HELSINKI (Reuters) - Finland’s Sampo SAMP.HE reported a record first-quarter performance for its property and casualty insurance business, based on a key gauge of profitability, boosting its shares despite a drop in pretax profit and a cut in the dividend.
The pan-Nordic financial group said on Wednesday the so-called combined ratio at its If property and casualty unit was 83.7% in the first three months of the year, and that its insurance businesses had seen little impact from the coronavirus pandemic so far.
Sampo also revised its 2020 combined ratio guidance for If to 84%-87% from 85%-89%, with a lower ratio indicating improved profitability.
Shares in the company were up 3.8% at 1330 GMT.
While the impact of the pandemic had been marginal on its insurance operations so far, Sampo CEO Torbjorn Magnusson said they expected a decrease in business volume in the rest of the year.
The crisis has had a much bigger impact on Sampo’s investment portfolio, the market value of which has dropped more than a billion euros, the group said, as it reported a 66% drop in first-quarter pretax profit.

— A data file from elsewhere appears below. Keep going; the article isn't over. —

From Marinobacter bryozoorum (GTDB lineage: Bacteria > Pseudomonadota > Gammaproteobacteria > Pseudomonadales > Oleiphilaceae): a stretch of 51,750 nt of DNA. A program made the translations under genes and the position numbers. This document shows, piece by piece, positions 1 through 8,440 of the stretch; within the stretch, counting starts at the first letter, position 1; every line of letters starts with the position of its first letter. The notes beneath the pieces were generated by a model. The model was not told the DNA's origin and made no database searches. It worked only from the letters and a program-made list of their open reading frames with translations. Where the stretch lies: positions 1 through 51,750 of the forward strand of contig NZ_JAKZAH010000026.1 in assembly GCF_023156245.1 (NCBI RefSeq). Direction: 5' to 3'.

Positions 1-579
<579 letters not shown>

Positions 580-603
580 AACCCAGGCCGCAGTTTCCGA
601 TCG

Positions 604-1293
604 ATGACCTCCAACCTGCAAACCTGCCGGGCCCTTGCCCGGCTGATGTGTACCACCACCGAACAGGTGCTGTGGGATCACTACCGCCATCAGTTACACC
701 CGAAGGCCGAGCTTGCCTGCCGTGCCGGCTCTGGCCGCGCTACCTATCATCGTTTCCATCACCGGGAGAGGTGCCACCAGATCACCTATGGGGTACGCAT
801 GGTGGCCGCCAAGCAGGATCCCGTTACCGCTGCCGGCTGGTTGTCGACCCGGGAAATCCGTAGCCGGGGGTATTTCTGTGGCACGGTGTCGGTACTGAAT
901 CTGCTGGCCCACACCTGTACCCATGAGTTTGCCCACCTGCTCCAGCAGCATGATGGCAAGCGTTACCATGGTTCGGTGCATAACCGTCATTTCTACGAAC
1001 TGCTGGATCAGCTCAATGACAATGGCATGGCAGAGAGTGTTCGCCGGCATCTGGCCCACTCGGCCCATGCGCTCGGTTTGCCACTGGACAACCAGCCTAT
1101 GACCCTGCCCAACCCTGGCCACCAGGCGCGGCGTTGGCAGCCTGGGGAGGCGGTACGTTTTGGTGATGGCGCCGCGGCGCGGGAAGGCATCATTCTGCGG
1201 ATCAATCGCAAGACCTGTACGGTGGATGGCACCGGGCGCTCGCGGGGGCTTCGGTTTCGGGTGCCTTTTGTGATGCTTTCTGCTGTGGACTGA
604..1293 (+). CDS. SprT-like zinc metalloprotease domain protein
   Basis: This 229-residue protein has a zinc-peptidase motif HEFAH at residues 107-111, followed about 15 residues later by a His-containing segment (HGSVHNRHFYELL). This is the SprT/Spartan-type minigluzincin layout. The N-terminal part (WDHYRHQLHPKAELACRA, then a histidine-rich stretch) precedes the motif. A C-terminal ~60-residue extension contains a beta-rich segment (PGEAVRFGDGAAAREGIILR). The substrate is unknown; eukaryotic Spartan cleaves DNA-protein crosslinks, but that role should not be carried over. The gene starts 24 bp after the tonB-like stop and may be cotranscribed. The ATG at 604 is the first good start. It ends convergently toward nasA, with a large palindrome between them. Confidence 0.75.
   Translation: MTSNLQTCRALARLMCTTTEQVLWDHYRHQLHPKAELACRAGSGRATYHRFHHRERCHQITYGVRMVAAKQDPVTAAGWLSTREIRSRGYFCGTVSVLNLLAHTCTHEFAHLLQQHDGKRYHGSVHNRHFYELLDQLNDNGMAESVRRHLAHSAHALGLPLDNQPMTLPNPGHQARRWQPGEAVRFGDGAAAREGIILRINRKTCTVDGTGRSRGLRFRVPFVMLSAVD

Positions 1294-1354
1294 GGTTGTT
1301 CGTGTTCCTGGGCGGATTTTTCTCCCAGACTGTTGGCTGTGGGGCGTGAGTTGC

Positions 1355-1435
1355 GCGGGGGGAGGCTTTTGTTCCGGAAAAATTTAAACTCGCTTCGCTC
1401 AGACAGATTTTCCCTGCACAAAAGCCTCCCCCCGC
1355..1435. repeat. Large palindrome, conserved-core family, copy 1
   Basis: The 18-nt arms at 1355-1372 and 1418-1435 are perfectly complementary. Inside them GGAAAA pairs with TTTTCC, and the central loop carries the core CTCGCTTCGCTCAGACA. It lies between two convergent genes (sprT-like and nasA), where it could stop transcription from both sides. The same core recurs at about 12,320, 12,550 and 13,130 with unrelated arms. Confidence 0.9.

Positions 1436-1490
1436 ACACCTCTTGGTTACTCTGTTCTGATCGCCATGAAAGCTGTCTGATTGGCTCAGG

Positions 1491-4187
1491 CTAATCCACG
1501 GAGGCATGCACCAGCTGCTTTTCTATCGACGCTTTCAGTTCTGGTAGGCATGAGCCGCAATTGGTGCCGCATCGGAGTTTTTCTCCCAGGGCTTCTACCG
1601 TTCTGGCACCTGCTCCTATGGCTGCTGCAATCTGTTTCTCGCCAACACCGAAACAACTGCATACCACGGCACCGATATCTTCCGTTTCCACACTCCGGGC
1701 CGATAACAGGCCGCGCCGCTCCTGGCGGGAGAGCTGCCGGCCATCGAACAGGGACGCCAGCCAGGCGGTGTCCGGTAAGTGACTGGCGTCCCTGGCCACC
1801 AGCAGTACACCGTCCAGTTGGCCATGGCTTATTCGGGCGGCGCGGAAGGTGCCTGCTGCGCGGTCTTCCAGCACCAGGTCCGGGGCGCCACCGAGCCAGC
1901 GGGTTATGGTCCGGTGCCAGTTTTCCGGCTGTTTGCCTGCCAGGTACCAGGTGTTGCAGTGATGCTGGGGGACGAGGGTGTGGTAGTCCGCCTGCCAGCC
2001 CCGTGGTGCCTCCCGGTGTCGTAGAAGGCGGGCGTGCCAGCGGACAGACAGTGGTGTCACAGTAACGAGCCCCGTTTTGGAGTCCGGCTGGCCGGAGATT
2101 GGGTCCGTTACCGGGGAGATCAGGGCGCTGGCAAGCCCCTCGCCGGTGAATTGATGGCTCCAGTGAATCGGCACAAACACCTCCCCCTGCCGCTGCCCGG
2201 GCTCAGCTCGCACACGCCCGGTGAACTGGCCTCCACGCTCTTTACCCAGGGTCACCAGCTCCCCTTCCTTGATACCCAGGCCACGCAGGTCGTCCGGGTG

The company also cut its dividend payout by about 30% to 1.50 euros per share from a previously proposed 2.20 euros.
Sampo owns 19.9% of Nordea Bank (NDAFI.HE) which postponed its dividend plan at the end of March, while Sampo’s other insurance business, Topdanmark, halved its dividend in April due to the impact of the virus outbreak.
Magnusson defended Sampo’s decision to pay a dividend despite the Finnish Financial Authority’s (FSA) guidance for banks and insurance companies to refrain from doing so under the crisis.
“We have had a dialogue with the Finnish FSA,” Magnusson told an analyst call.
Sampo said uncertainty in financial markets and changes in the group’s internal dividends caused it to cut its payout, but Magnusson noted Sampo and its subsidiaries had reported solid solvency ratios.
“It is important for us to pay dividends in accordance with our dividend policy as we have the capital and the liquidity to do so,” Magnusson said.
He said the crisis proved the robustness of Sampo’s business model, with more than 60% of it property and casualty insurance.
Magnusson said lower claims due to a mild winter in the Nordic region and a reduction in driving had helped to balance out the extra cost of claims associated with COVID-19.
Reporting by Anne Kauranen; Editing by Edmund Blair and Mark Potter